Life Member Profile: James Vertz, CET, FASPE

Last year, the ASPE Board of Directors approved Life Membership status for Dallas/Ft. Worth Chapter member James Vertz, CET, FASPE. Life Membership status can be granted to a member, after nomination by their Chapter Board of Directors, if they have been a member in good standing continuously during the past 15 years and have demonstrated significant contributions to their Chapter and/or the Society. As you can see from the following, Jim certainly fulfills those qualifications.

Jim joined ASPE in 1980, and right away he became actively involved in his local Chapter, Dallas/Ft. Worth. During his long tenure he served as the Chapter’s Product Show Chair, Vice President, Membership, Vice President, Technical, and President. Jim was a Chapter Delegate to numerous ASPE Business Meetings and served as the Chair of the Host Committee when ASPE held its Convention & Expo in Ft. Worth in 2002. Jim also was heavily involved in the formation of the Lubbock High Plains Satellite Chapter in Lubbock, Texas and still serves as an Ambassador to the Chapter, helping arrange technical programs and performing other services when needed.

In 2014, Jim was elected into ASPE’s Kenneth G. Wentink College of Fellows, the highest honor ASPE bestows on its members.

Professionally, Jim worked in the Dallas office of Black & Veatch Corp. for 39 years until his retirement in October 2012. Working as a Mechanical Engineering Specialist, Jim was responsible for all plumbing, HVAC, and odor-control design and specifications involving water treatment and other facilities designed through the Dallas office.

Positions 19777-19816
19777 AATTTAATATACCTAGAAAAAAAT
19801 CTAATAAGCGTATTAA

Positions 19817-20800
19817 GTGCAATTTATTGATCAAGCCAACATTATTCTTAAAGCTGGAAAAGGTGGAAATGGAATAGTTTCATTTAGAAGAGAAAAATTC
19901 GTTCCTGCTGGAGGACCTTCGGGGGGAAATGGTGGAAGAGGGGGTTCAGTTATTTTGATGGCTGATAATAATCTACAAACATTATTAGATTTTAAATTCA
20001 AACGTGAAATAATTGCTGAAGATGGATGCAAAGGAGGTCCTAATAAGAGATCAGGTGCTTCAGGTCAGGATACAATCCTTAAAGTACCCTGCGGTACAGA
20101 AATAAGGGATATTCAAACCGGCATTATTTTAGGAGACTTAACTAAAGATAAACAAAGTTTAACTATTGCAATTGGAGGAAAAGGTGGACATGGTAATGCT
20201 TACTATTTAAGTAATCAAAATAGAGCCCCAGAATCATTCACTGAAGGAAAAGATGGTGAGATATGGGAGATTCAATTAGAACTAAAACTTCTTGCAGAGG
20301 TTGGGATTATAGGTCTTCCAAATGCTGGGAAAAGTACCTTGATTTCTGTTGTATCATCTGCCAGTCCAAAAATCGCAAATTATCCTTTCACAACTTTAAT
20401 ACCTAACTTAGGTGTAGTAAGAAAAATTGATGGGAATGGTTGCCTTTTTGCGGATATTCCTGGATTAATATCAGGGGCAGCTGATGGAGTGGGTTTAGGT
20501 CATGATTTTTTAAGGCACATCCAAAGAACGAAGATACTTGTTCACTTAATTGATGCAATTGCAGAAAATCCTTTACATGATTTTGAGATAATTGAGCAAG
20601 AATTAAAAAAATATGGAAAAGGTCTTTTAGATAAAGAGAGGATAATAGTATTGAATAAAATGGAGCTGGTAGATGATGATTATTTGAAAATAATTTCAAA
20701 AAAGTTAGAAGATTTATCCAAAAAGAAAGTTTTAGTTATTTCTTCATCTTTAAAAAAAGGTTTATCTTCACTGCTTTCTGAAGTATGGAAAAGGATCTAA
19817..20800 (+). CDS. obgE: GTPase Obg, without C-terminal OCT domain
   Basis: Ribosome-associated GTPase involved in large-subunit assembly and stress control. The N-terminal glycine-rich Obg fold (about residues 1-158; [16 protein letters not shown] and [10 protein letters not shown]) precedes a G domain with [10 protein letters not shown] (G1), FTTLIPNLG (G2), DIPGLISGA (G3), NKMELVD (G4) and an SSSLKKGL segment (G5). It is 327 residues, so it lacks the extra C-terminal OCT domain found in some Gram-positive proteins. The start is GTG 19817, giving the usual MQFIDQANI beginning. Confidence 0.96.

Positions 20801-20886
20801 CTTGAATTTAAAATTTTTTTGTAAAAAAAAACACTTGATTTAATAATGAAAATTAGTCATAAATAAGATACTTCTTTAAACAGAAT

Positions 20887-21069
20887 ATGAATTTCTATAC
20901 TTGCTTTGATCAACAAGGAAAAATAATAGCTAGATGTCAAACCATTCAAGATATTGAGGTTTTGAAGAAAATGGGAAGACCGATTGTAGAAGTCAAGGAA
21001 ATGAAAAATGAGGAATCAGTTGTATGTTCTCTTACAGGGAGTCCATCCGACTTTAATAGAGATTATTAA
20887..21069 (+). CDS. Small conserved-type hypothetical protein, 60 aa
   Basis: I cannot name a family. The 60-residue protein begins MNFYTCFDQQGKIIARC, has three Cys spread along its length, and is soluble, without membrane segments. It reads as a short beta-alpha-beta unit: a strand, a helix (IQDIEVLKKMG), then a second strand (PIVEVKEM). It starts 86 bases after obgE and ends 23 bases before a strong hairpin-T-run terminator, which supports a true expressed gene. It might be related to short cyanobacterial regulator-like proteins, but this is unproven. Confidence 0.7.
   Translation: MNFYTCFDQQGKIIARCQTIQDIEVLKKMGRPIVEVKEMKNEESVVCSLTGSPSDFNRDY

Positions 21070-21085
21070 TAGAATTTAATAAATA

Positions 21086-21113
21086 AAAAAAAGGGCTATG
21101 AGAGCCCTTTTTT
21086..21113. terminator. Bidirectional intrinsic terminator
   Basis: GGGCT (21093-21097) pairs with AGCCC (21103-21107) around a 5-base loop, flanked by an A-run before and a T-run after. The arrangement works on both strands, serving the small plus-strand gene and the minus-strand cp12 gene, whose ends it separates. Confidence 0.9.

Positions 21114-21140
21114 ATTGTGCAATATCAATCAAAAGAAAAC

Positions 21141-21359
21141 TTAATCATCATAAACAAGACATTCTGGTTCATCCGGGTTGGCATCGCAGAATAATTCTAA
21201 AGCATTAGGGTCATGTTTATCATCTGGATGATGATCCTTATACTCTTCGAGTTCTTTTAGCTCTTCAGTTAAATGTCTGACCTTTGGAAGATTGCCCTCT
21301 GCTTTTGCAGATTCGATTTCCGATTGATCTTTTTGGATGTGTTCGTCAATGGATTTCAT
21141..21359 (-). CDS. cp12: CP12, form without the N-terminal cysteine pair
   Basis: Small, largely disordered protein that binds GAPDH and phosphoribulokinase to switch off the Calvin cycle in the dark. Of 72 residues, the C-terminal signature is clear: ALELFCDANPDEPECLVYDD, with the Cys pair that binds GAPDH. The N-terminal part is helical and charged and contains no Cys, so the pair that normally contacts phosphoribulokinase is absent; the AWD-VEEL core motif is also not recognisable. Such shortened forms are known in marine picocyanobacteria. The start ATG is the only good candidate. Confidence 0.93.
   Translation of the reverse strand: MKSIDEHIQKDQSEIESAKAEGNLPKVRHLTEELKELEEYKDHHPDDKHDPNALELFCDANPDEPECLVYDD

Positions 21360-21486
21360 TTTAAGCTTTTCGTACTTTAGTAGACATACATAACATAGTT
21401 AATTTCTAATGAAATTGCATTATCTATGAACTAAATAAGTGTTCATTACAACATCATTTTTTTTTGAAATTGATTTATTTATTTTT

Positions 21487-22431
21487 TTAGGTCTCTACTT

Jim also was a Quartermaster with the U.S. Coast Guard for four years.

In His Own Words

Renn Burling, the Dallas/Ft. Worth Chapter Corresponding Secretary, spoke to Jim about his life and accomplishments.

Renn: Where and when were you born and where did you grow up?
Jim: I was born in Minneapolis in 1946 and lived there for five years. I moved to Dallas for six months and then to Houston where I spent the remainder of my teen years.

Renn: What was the world like when you were a kid?
Jim: We were waiting for the atom bomb to drop, hiding under our wood school desk as if that was going to help. Rock and roll was in, no air- conditioning in our house, black-and-white TV, space race getting started, no drugs or shootings, daddy’s law was final, play outside but be home in time for dinner.

Renn: What was the first car you owned?

Dallas/Ft. Worth Chapter members and ASPE staff at dinner prior to the Lubbock High Plains Satellite Chapter Charter, which Jim spearheaded.

Jim: It was a 1957 Studebaker Silver Hawk.

Renn: Where did you go to school and when?
Jim: Through high school I was in Houston, then one year at Texas A&M and one year at Alvin Community College.

Renn: Why did you want to join the engineering field?
Jim: After working one summer between college terms for a petrol chemical design firm, I had found my calling and took engineering design classes my third term that sent me on the way. 

Renn: What qualifications have you held?